Cut the trees – not the power
1 February 2024
Cyclone Kirrily’s recent impact on Townsville and North Queensland has unveiled significant vulnerabilities in the region’s electricity network, prompting a call for immediate policy changes to enhance resilience and safeguard against future weather-related disruptions.
Hinchinbrook MP and Katter’s Australian Party (KAP) Deputy Leader, Nick Dametto has praised Ergon Energy and Energex work crews for their valiant effort to restore power to the greater Townsville region but was quick to call for significant policy changes to enhance the protection of existing transmission lines and cited potential changes to the Planning Act regarding power distribution to future developments.
The Hinchinbrook MP said there must be an urgent policy shift to enforce stricter rules around the proximity of vegetation to transmission lines.
Additionally, Mr Dametto said he wanted to start the discussion around making underground powerlines a requirement wherever practical for any new land developments in cyclone prone areas across North Queensland.
“Townsville dodged a bullet with Tropical Cyclone Kirrily as the damage could have been significantly worse,” he said.
“However, Thursday night’s winds were enough to serve as a stark reminder of just how fragile our exposed electrical infrastructure is here in the North. I want to personally thank every person who worked in the most trying of conditions to restore power, every one of you deserve our eternal thanks.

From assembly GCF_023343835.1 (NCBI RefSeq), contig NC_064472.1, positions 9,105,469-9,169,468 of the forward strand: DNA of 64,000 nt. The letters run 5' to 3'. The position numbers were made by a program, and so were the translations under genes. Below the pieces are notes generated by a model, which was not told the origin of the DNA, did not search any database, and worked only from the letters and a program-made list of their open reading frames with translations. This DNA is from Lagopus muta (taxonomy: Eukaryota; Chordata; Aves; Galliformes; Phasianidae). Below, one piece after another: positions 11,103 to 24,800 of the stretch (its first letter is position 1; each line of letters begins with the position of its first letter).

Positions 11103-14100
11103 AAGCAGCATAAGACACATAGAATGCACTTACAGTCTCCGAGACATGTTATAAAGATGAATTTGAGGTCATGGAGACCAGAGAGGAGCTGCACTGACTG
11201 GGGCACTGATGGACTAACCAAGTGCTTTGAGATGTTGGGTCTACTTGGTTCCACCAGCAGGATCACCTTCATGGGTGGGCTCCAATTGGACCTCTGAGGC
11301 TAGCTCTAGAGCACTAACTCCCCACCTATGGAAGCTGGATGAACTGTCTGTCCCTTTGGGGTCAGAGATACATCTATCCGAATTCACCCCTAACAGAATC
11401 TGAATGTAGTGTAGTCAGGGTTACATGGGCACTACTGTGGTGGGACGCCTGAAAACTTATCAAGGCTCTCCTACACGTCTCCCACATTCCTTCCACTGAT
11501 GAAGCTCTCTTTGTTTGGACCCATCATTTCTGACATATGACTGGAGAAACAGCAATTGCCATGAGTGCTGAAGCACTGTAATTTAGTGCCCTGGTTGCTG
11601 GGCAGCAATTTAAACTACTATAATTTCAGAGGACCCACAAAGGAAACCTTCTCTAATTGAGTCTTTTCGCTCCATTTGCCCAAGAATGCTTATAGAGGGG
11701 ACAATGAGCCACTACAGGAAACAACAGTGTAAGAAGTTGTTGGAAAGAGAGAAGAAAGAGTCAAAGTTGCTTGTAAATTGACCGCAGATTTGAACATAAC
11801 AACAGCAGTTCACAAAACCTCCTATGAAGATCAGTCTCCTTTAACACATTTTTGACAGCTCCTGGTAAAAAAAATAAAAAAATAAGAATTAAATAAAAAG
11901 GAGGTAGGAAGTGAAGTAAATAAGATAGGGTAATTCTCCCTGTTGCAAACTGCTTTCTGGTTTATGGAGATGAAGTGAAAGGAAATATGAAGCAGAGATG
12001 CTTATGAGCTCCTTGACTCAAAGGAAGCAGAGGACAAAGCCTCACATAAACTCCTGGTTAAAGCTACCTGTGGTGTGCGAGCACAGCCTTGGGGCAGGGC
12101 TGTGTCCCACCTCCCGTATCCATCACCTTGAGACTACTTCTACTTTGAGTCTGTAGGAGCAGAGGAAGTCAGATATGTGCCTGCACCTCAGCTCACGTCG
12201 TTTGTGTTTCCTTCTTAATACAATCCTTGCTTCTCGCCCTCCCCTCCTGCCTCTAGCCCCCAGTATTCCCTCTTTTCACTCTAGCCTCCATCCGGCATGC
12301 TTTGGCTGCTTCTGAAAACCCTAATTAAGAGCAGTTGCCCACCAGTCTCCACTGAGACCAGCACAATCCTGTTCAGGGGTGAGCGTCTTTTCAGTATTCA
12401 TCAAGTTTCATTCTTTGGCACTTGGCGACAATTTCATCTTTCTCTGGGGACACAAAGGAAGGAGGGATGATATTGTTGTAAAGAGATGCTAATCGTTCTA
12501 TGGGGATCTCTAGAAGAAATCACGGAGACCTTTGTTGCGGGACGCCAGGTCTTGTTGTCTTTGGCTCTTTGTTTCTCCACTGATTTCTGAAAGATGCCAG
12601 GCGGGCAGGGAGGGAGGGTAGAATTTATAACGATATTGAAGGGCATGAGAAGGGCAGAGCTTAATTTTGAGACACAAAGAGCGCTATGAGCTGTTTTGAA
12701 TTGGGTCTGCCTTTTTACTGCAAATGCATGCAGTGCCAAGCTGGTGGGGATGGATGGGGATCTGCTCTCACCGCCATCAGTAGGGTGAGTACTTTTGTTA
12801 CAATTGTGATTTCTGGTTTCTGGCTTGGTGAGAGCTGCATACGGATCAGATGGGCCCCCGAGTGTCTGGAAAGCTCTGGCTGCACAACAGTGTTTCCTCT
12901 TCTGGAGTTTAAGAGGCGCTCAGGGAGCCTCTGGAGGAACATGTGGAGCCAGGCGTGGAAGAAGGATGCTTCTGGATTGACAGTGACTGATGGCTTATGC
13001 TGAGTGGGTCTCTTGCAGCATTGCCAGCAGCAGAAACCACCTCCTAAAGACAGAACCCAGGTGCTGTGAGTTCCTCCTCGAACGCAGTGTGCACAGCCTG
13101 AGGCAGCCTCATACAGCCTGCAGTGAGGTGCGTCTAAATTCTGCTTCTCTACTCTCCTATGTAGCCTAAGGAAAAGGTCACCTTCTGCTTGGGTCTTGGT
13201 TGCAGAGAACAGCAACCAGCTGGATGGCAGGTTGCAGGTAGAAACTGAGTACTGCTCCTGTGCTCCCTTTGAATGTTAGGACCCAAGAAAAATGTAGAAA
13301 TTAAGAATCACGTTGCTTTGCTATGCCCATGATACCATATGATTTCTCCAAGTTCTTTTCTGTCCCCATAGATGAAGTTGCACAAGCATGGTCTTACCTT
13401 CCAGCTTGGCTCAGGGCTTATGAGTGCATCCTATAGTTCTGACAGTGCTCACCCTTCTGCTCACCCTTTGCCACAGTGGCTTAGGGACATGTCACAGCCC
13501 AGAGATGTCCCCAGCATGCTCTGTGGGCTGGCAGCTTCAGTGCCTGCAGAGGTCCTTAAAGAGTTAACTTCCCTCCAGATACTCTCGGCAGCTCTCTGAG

“Although Cyclone Kirrily was downgraded to a category two at the time of crossing the coast, widespread damage to electrical infrastructure still occurred, it was reported that no power poles were blown over by the weather system, but numerous lines were torn down by falling trees and flying debris.
“If I was the boss of Ergon or Energy Queensland right now, once power has been restored to all customers my next call would be to take a chainsaw to every existing tree in falling distance of an overhead power line.
“I know it’s nice to live amongst the trees but what’s more important, a bit of greenery or protecting the integrity of our electrical network.
“By proactively enforcing a strict vegetation removal policy, we could easily enhance the region’s resilience to natural disasters and minimise the widespread impact to residents who stand to lose power for days.
“In a perfect world, underground power lines would offer the greatest protection to potential infrastructure damage, I’m not suggesting we pull all our overhead powerlines down and replace them, but we should be considering if this is the best way forward for future developments, amendments to the Planning Act should be considered.
“As Townsville and the surrounding communities continue to recover, we must take away some harsh learnings. Without electricity our city comes to a standstill, our businesses cannot operate, our homes are crippled, and telecommunication and data capabilities go back to the stone age.
“I will be writing to the Energy Minister as well as the Minister for Housing, Local Government and Planning requesting that the Miles Government urgently consider implementing a stricter vegetation management policy to apply to all electrical assets and considers amendments to the current Planning Act.
“Prevention is always better than a cure and I am certain that hundreds of Townsville residents who have sweltered through the days post Kirrily would agree that these changes need to happen.”